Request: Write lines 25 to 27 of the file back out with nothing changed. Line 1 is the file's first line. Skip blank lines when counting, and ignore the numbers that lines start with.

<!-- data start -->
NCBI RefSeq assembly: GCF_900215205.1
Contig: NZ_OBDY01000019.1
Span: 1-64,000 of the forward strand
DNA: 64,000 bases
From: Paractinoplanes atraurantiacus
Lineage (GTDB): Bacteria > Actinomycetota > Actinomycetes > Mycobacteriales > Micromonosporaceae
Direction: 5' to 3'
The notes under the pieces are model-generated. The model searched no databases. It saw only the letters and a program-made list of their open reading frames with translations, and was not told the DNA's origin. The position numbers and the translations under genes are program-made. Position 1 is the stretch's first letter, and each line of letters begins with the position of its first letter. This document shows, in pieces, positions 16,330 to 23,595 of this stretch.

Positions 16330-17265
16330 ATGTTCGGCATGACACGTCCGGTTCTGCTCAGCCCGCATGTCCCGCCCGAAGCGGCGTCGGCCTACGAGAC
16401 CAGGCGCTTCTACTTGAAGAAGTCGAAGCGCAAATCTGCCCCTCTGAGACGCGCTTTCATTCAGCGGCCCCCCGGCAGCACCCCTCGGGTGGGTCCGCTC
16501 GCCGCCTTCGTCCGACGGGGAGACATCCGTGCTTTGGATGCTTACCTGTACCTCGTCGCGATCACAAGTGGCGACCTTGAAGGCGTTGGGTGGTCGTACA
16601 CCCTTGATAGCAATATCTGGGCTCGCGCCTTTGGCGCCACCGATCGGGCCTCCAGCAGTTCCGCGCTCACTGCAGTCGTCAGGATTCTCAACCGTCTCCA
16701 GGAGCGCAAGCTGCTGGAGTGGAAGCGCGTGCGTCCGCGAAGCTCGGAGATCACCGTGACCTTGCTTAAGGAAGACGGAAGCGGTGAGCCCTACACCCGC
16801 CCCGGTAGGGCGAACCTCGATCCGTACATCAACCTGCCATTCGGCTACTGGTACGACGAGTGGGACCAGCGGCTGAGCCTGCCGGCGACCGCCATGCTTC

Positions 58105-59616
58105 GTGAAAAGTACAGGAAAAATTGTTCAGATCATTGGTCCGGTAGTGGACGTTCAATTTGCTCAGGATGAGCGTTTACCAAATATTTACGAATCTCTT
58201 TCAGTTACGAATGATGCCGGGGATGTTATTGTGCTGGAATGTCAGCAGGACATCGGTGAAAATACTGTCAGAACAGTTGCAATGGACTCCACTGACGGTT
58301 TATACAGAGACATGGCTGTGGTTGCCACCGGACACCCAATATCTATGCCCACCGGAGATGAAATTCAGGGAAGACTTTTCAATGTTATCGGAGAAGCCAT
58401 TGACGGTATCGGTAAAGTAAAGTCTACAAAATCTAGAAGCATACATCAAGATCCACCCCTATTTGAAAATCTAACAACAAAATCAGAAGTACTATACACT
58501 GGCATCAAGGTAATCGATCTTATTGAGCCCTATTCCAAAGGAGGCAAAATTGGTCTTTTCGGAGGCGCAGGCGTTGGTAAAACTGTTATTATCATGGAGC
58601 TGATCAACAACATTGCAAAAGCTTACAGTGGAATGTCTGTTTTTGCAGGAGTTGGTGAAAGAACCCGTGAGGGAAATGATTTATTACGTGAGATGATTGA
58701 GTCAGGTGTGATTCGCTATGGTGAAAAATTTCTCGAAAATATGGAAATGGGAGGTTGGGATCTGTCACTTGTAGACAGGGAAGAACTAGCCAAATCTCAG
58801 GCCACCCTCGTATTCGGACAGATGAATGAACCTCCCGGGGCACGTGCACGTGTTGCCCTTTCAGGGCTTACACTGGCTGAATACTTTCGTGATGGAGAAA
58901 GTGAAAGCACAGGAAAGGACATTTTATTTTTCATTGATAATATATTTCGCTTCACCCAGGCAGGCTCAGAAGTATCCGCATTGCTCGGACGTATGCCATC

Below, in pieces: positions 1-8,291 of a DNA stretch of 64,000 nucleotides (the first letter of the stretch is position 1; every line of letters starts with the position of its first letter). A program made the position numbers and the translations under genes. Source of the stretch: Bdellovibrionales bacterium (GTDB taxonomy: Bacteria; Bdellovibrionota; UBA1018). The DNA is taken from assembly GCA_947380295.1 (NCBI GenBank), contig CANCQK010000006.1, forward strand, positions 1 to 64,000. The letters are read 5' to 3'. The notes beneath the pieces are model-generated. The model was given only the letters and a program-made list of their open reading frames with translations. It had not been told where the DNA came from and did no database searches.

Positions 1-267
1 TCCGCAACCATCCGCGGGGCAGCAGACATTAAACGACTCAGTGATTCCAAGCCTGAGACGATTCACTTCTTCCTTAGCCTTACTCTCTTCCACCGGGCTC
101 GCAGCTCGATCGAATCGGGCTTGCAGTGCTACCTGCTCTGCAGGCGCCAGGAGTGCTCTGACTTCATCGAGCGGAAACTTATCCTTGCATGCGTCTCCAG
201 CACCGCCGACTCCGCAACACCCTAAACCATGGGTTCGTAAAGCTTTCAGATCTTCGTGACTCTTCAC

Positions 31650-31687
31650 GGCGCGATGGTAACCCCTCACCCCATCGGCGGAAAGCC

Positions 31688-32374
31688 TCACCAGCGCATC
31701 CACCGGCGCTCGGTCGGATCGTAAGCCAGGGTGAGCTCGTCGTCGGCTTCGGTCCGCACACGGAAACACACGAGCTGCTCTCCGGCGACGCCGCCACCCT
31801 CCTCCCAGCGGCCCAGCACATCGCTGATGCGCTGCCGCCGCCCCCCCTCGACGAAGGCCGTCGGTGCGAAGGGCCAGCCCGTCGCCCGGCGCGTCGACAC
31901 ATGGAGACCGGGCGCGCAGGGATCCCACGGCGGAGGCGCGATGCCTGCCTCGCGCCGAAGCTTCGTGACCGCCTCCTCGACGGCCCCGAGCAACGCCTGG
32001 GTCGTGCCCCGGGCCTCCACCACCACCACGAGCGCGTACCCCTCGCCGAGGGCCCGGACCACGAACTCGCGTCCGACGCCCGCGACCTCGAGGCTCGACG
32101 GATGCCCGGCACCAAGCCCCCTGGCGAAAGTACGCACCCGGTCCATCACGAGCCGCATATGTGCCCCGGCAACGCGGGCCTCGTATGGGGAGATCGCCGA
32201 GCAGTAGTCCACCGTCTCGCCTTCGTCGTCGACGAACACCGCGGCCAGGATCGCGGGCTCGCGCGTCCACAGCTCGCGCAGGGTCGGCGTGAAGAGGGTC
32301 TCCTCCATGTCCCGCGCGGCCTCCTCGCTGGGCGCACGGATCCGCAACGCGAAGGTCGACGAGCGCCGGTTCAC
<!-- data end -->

58901 GTGAAAGCACAGGAAAGGACATTTTATTTTTCATTGATAATATATTTCGCTTCACCCAGGCAGGCTCAGAAGTATCCGCATTGCTCGGACGTATGCCATC

Below, in pieces: positions 1-8,291 of a DNA stretch of 64,000 nucleotides (the first letter of the stretch is position 1; every line of letters starts with the position of its first letter). A program made the position numbers and the translations under genes. Source of the stretch: Bdellovibrionales bacterium (GTDB taxonomy: Bacteria; Bdellovibrionota; UBA1018). The DNA is taken from assembly GCA_947380295.1 (NCBI GenBank), contig CANCQK010000006.1, forward strand, positions 1 to 64,000. The letters are read 5' to 3'. The notes beneath the pieces are model-generated. The model was given only the letters and a program-made list of their open reading frames with translations. It had not been told where the DNA came from and did no database searches.

Positions 1-267